Picture of people climbing a hill in Death Valley National Park

A full moon rises over Death Valley National Park.

Photograph by Shannon Hibberd

By Robert Earle Howells

Gateway Airport: McCarran International, Las Vegas, Nevada

This circle tour connects the best of the California desert with the high peaks and giant trees of the Sierra Nevada. Within these parks are all manner of extremes: the lowest and highest places in the continental U.S.—Badwater in Death Valley and Mount Whitney in Sequoia; the world’s largest tree—General Sherman in Sequoia; and one of the country’s tallest waterfalls, Yosemite Falls in Yosemite.

Death Valley National Park

Geology is laid bare in Death Valley, the hottest, driest, and lowest place in the Western Hemisphere. The human history is equally fascinating, and the park’s high country is a cooler alternative in the summer months. Paved roads link most of the major sites.

The Route: Las Vegas > US 95 > Nevada 373 > California 127 > California 190

On the Way: In Death Valley Junction just east of the park, the Amargosa Opera House and Hotel is a lavishly decorated performing arts center restored by dancer Marta Becket.

Stay: Furnace Creek Resort in the heart of the park has two units: Rooms in upscale Furnace Creek Inn start at $345, while rooms at Furnace Creek Ranch start at $139. Both have spring-fed swimming pools.

Eat: The Wrangler Buffet at Furnace Creek Ranch has reasonably priced, plentiful offerings.

Don’t Miss: Walk out on the salt-pan floor of the desert at Badwater, lowest spot in the Western Hemisphere (its elevation is -282 feet).

Tour: Scotty’s Castle, the most improbably sited mansion you’ll ever see. While there, check out the Underground Tour and marvel at the circa-1930 castle’s ahead-of-its-time innovations.

Take a night walk into the sand dunes near Stovepipe Wells to experience silence, an awesome star show, and/or moonlight glow on the sand. (But not in summer, when the dunes can still be over 100ºF at night.)

Jaw-Dropping Viewpoints: Catch sunrise from Zabriskie Point. It’s a quick drive from Furnace Creek. Watch the lambent glow of the early sun illuminate the badlands below. Dante’s View gives you an eagle’s-eye perspective over Badwater from more than 5,000 feet above the desert floor.

Walks

  1. Easy: The mineral-rich walls of Golden Canyon shimmer with color late in the afternoon, culminating at the fluted, 400-foot face of Red Cathedral, 1.25 miles from the trailhead.
  2. Moderate to Strenuous: In the cool high country, walk any portion of the 4.2-mile trail from the alien-looking Wildrose Charcoal Kilns to Wildrose Peak, 9,065 feet.

Side Drive: Artists Drive loops nine miles into the badlands and side canyons below Zabriskie Point.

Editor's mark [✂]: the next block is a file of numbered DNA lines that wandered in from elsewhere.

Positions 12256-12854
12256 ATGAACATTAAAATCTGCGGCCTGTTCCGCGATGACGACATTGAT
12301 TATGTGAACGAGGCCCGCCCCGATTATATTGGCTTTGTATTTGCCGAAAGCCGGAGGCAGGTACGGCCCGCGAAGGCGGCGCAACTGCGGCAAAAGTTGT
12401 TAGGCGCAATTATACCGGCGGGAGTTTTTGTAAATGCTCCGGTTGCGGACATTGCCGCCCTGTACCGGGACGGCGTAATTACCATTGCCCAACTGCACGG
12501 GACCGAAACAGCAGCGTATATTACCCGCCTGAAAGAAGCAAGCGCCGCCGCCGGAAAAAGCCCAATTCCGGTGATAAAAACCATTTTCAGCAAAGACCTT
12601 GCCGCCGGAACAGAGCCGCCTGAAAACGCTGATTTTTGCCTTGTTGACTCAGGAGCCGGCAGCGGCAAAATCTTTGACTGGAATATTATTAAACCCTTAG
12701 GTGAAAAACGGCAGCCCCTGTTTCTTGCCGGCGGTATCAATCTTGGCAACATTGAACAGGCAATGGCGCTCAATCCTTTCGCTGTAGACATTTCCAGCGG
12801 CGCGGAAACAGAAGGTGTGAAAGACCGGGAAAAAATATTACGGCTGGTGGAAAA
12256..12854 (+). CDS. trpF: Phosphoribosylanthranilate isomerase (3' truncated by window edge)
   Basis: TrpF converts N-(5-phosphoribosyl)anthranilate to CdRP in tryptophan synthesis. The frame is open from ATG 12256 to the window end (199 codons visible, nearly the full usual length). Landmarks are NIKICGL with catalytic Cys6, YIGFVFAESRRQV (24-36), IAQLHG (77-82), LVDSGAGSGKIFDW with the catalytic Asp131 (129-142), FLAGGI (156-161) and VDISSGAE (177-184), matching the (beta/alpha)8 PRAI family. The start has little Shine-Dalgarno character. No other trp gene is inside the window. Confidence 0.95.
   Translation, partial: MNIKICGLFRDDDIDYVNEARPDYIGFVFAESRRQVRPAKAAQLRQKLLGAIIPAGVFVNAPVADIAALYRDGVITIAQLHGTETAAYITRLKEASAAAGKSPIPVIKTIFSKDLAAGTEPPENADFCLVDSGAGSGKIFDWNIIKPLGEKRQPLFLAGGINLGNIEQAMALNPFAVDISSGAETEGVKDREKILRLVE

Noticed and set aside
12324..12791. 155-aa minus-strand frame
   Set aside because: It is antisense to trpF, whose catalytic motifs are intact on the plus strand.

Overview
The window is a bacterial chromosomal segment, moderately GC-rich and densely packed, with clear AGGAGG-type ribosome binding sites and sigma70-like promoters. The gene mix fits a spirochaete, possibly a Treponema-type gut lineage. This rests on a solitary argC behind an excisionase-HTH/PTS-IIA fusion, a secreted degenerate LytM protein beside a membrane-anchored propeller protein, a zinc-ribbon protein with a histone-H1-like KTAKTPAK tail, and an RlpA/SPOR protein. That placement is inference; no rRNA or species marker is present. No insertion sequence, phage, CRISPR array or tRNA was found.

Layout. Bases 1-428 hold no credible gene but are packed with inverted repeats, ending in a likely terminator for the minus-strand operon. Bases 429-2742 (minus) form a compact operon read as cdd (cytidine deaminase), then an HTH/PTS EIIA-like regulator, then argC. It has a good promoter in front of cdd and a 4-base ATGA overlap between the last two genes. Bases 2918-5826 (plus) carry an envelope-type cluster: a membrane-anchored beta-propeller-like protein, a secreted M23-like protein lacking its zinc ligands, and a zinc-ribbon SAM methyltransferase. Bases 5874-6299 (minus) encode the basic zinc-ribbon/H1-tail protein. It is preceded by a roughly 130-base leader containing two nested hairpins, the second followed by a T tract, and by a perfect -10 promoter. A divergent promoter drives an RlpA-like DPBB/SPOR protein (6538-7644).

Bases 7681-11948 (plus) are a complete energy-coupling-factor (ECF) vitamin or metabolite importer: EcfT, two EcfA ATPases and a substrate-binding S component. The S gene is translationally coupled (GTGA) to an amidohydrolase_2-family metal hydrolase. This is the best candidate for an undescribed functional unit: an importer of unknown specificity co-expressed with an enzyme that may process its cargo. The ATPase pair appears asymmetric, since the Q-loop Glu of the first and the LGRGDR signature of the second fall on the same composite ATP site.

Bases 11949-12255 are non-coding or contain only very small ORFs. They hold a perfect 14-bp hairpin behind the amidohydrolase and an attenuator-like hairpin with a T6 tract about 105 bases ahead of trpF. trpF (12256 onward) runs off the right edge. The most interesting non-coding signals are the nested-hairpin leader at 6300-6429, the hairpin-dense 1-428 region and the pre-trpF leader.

Oddity: Ubehebe Crater, 600 feet deep, a half-mile in diameter, punctuates the Martian terrain west of Scotty’s Castle.

Before You Come: Read Death Valley and the Amargosa: A Land of Illusion by Richard E. Lingenfelter.

Park Website: nps.gov/deva

Seasonal Notes: Death Valley is very hot in summer, but still fascinating and surprisingly popular, especially as a brief road-trip stop. Be sure your car’s cooling system is in good shape. Furnace Creek Inn is closed in summer, but Furnace Creek Ranch is open year-round. High-country roads and trails can be snowy and icy in winter. Yosemite National Park

Yosemite’s famed valley is the natural nave of a granite cathedral—woods and meadows and the Merced River are framed by towering faces of granite over which tumble roaring waterfalls. Yet the valley is only about 5 percent of the park. The rest is high country, the Sierra Nevada, with peaks up to 13,000 feet. Parks roads are brilliantly designed to provide access to it all.

The Route: Death Valley > California 190 > California 136 > US 395 > California 120 > California 41

On the Way: Just west of Lone Pine off US 395 are the Alabama Hills, where dozens of cowboy Westerns have been filmed. Just north of Lone Pine off US 395 is Manzanar National Historic Site, where more than 10,000 Japanese-American citizens were interned during World War II. And see Mono Lake, with its tufa towers and amazing bird life, just west of the intersection of US 395 and California 120.

Stay: The Ahwahnee Hotel is the quintessence of national park lodging, with stone/timber construction and tall windows framing views of meadows and monoliths. Rooms begin at $471. The park has many less expensive options as well.

Eat: Splurge in the grand Ahwahnee Dining Room (resort casual attire) or partake of similar ambience and park views in the less expensive Ahwahnee Bar.

Don’t Miss: Make the easy walk to the base of Lower Yosemite Fall and gawk up at the lower and upper falls, tumbling a total of 2,425 feet. Stand in the middle of Yosemite Valley anywhere along the Merced River (Swinging Bridge, for example) and marvel at the towering monoliths all around, including Half Dome and El Capitan.